'Old Times': Theater Review
Douglas Hodge directs Clive Owen, Eve Best and Kelly Reilly in Harold Pinter's enigmatic wade through the murky waters of memory.
Clive Owen makes a riveting Broadway debut in Harold Pinter's Old Times, playing a man whose cocky suavity slowly unravels as he negotiates his hold on two elusive women, who may be different sides of the same person. That's just one possible interpretation of this famously slippery 1971 three-hander about the mutable recesses of memory and the evanescent nature of erotic possession. But director Douglas Hodge doesn't make the mistake of imposing explanations where none were intended as he charts a transfixing course from gamesmanship to the consuming loss of a fantasy that was perhaps never attainable to begin with.
Audience response will depend largely on the appetite for Pinter at his most opaque — or some might even say attenuated. This is not a play with the biting menace of earlier landmark works like The Birthday Party, The Caretaker or The Homecoming. Its fascination is quieter and more cryptic, to the point where some will find it bloodless.
Hodge, a seasoned Pinter interpreter as both actor and director, signals from the outset that the drama is unfolding in a disorienting void adjacent to reality. Strobes blast out from a howling vortex while the three figures shift into various allegiances and divisions; Radiohead frontman Thom Yorke's ambient music further emphasizes the unsettling atmosphere, liquefying into a soundscape of waves and seagulls.
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The play unfolds in the converted farmhouse where film director Deeley (Owen) lives with his gorgeous wife Kate (Kelly Reilly) near the English coast. Designer Christine Jones strips it down to a slow-moving turntable with sectional sofas and a window of translucent ice, embedded in hardened black lava against an infinity of radiating circles. That setting quite literally represents both the lady of the house, with her chilly silences and dreamy distances, and the unpredictable interloper from her youth, Anna (Eve Best), who has since decamped to volcanic Sicily.
Kate responds with evasive ambivalence to Deeley's interrogation about the visitor whom she hasn't seen in 20 years and he supposedly has never met. But she appears to soften as Anna — who is present throughout the married couple's initial exchange though may or may not actually be there — sweeps them up in her gushing reminiscences of the days when she and Kate were flatmates. "I mean the sheer expectation of it all, the looking-forwardness of it all," she coos. "To be poor and young, and a girl, in London then…" That evocation of a time that predates Deeley's claim on Kate both intrigues and rankles him.
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As Anna congratulates them on the sensible choice of living in a place of such enveloping silence, a hint of antagonism creeps into her voice, and she and Deeley begin squaring off over Kate's affections. From his arrogant manspreading to the sardonic glint in his flirtation, Owen's Deeley projects confidence in his power over the situation. But power in any Pinter play is transitory. The title of the movie Deeley recalls seeing years before when he first met Kate, Odd Man Out, suggests his increasingly uncertain place in a triangle of which sphinx-like Kate emerges as the strongest point.
The playwright provides an uncharacteristically explicit key in Anna's line: "There are things I remember which may never have happened but as I recall them so they take place." That haze of memories lived and imagined makes the play a riddle for the audience: Were Kate and Anna lovers? Or Deeley and Anna? Is Anna dead? Or Kate? Is Anna the wild, molten part of Kate that she extinguished after marrying? And does the husband Anna supposedly left back in Italy — about whom Deeley seems inordinately concerned — really exist, or is he the Mediterranean playboy Deeley wishes he could be?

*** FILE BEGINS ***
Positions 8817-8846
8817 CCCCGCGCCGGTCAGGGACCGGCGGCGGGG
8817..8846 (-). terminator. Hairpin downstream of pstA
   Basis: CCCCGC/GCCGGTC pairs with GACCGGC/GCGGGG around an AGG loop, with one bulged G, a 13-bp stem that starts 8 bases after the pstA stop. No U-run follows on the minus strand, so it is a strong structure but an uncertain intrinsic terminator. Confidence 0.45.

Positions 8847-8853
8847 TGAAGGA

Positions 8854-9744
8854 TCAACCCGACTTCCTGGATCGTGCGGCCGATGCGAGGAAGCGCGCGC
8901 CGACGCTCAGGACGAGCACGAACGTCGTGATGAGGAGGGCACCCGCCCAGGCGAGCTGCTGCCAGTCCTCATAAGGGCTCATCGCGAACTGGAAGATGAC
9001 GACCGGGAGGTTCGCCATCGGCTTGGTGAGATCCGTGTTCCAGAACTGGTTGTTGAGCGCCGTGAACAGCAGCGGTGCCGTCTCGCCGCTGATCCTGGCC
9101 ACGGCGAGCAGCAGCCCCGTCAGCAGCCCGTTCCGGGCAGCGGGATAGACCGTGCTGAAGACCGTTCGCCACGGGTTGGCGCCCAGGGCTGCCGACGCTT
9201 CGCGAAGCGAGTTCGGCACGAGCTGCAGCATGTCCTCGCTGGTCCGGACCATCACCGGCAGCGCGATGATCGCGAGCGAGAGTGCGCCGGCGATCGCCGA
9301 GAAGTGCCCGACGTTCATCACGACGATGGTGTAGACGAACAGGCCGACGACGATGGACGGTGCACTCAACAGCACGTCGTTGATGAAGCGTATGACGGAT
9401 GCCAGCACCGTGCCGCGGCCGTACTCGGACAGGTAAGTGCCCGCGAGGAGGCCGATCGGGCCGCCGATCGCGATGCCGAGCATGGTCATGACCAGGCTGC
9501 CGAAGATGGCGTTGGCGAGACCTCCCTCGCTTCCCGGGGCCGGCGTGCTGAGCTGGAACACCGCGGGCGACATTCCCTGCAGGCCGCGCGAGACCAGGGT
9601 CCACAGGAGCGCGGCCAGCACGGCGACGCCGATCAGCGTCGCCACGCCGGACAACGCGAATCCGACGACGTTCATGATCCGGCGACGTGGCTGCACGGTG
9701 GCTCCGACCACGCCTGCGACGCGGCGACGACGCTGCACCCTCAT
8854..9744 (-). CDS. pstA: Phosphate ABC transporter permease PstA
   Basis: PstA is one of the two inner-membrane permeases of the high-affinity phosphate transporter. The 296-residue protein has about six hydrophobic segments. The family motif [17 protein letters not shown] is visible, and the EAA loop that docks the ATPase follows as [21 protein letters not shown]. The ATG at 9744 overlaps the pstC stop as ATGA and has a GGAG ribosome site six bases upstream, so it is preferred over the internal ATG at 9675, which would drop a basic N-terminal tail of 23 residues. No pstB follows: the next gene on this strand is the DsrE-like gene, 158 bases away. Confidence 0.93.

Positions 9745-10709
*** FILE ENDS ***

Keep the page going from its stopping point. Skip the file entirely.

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Elucidation is not the point. Much of the pleasure (or frustration) of mulling those questions lies in Pinter's exacting use of language, parsing words and phrases for hidden meaning, and in the freighted pauses that Hodge and his actors explore with corresponding precision. The simple delivery of a cup of coffee or a cigarette can be as hostile as it is seductive. This sexy production coaxes out both the sensuousness and the sorrow in the text, as well as the needling humor. However, the underlying anguish that inexorably tightens its stranglehold on Deeley lacks weight, which probably has as much to do with Pinter's withholding approach as with the production.
Best and Reilly look sensational, with costumer Constance Hoffman and hair designer Amanda Miller outfitting them like ravishing visions out of the pages of '60s Vogue. But even though Reilly keeps Kate composed and secretive while Best makes Anna more teasing and provocative, both women adopt an almost declamatory tone that veers toward portentous melodrama, dulling the play's haunting intensity.
"Oh how the ghost of you clings," says Deeley, quoting "These Foolish Things" at the end of a back-and-forth of song lyrics exchanged with Anna. He might be referring to his wife as an out-of-reach shadow of the woman he married, or to their intrusive visitor who appears intimate with a version of Kate unknown to him. Either way, Owen's performance is mesmerizing, revealing the tattered edges beneath the smooth exterior of a man surrendering to the knowledge that he never has had and never will have the woman he desires.
Cast: Clive Owen, Eve Best, Kelly Reilly
Director: Douglas Hodge
Playwright: Harold Pinter
Set designer: Christine Jones
Costume designer: Constance Hoffman
Lighting designer: Japhy Weideman
Sound designer: Clive Goodwin
Music: Thom Yorke
Presented by Roundabout Theatre Company